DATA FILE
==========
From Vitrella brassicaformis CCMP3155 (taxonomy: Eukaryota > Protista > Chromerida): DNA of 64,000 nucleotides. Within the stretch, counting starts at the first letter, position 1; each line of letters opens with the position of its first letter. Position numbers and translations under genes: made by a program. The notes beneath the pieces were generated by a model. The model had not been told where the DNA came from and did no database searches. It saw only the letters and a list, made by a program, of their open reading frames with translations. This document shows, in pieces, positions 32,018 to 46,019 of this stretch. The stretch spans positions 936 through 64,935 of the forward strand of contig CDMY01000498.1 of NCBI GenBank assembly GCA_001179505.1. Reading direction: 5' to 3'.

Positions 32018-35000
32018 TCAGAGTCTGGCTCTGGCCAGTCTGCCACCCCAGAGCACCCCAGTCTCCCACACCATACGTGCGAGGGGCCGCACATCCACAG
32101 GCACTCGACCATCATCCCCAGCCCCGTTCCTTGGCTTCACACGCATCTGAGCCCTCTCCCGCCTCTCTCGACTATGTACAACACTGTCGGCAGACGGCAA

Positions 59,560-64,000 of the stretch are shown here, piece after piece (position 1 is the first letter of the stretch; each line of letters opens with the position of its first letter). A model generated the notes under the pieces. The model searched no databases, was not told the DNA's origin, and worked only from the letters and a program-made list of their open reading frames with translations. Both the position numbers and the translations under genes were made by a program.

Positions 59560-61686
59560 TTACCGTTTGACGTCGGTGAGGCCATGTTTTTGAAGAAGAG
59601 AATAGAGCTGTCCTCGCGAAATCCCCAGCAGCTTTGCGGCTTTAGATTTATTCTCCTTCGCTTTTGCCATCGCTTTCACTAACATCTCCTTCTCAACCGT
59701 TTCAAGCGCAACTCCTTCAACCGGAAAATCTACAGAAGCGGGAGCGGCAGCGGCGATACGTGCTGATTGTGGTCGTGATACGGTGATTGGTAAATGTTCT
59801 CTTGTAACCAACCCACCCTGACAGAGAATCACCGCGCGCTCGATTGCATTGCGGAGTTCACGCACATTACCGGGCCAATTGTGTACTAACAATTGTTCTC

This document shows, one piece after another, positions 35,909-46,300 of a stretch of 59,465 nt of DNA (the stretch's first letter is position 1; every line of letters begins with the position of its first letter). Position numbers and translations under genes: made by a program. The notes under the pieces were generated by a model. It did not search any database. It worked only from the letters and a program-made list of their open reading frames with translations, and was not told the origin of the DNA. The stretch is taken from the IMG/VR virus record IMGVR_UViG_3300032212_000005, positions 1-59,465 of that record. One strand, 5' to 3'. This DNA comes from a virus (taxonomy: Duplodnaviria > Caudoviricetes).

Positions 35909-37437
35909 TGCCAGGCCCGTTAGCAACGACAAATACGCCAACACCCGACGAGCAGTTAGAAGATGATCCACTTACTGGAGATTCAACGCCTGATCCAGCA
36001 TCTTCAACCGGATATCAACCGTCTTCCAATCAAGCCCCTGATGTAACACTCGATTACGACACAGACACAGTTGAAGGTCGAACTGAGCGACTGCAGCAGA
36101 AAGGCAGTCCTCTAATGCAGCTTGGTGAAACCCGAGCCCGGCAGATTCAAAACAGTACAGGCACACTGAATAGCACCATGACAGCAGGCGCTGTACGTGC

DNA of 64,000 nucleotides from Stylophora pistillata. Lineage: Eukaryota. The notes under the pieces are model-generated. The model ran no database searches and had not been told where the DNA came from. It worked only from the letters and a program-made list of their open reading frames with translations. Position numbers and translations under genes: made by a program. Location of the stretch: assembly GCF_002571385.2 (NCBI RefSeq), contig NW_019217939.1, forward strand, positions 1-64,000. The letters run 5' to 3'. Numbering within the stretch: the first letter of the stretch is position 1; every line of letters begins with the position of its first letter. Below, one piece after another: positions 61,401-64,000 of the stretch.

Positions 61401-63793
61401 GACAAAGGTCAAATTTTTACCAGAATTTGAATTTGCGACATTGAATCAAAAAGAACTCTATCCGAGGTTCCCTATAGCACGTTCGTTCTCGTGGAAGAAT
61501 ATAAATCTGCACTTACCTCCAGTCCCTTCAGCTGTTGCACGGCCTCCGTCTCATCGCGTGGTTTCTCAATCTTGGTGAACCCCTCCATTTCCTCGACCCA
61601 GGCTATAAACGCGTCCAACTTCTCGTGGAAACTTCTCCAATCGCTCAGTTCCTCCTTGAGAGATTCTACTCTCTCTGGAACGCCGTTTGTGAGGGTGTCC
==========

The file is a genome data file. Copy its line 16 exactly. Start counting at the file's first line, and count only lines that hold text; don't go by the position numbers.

DNA of 64,000 nucleotides from Stylophora pistillata. Lineage: Eukaryota. The notes under the pieces are model-generated. The model ran no database searches and had not been told where the DNA came from. It worked only from the letters and a program-made list of their open reading frames with translations. Position numbers and translations under genes: made by a program. Location of the stretch: assembly GCF_002571385.2 (NCBI RefSeq), contig NW_019217939.1, forward strand, positions 1-64,000. The letters run 5' to 3'. Numbering within the stretch: the first letter of the stretch is position 1; every line of letters begins with the position of its first letter. Below, one piece after another: positions 61,401-64,000 of the stretch.